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In our highly partisan environment there seems to be very few issues that Republicans, Independents and Democrats agree on. This partisanship is easily seen in Congress, but is also alive with voters across the country. Small business owners are often no different than their customers in demonstrating divergent opinions on issues depending on their political preferences.
So when we find an issue on which small business owners agree, regardless of partisan leanings, we should take notice. And when that agreement centers on one of them most contentious matters that Congress will soon be addressing, our elected officials in Washington need to pay close attention. Such is the case involving federal tax fairness between small business and large, multinational corporations.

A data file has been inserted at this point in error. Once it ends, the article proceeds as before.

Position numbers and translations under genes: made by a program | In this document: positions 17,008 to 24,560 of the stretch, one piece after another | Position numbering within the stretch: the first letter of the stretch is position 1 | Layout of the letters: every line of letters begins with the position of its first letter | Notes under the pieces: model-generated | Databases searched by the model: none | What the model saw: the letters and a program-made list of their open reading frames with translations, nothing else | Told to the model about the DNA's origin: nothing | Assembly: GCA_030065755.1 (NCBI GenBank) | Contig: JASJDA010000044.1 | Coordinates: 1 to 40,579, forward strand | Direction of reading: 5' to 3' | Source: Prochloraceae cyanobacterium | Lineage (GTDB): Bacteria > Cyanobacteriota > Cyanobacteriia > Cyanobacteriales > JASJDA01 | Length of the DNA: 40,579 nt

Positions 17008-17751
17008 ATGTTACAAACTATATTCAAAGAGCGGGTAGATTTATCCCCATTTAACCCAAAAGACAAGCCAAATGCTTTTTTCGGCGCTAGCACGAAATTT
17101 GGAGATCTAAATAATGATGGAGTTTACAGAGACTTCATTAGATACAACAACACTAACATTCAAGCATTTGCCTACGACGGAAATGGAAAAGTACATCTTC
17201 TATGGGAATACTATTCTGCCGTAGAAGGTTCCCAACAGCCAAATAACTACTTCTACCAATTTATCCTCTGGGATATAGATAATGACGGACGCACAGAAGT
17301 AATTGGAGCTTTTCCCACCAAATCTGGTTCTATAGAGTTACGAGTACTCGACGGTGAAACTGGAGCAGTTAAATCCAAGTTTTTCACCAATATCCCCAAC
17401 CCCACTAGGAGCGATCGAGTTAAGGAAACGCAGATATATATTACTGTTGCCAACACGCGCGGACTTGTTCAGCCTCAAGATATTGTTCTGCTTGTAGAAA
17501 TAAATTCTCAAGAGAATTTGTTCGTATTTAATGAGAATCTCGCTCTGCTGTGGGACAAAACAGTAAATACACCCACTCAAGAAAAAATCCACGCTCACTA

Small business owners are keenly aware that multinational corporations are legally escaping paying much, and often all, of the highly publicized 35 percent United States corporate income tax rate. In a poll released early last year by the American Sustainable Business Council and others, 80 percent of the small business owners surveyed said that U.S. multinational corporations using accounting loopholes to shift their U.S. profits to offshore tax havens is a problem. Seventy-five percent said that big corporations using tax loopholes harms their own small business.
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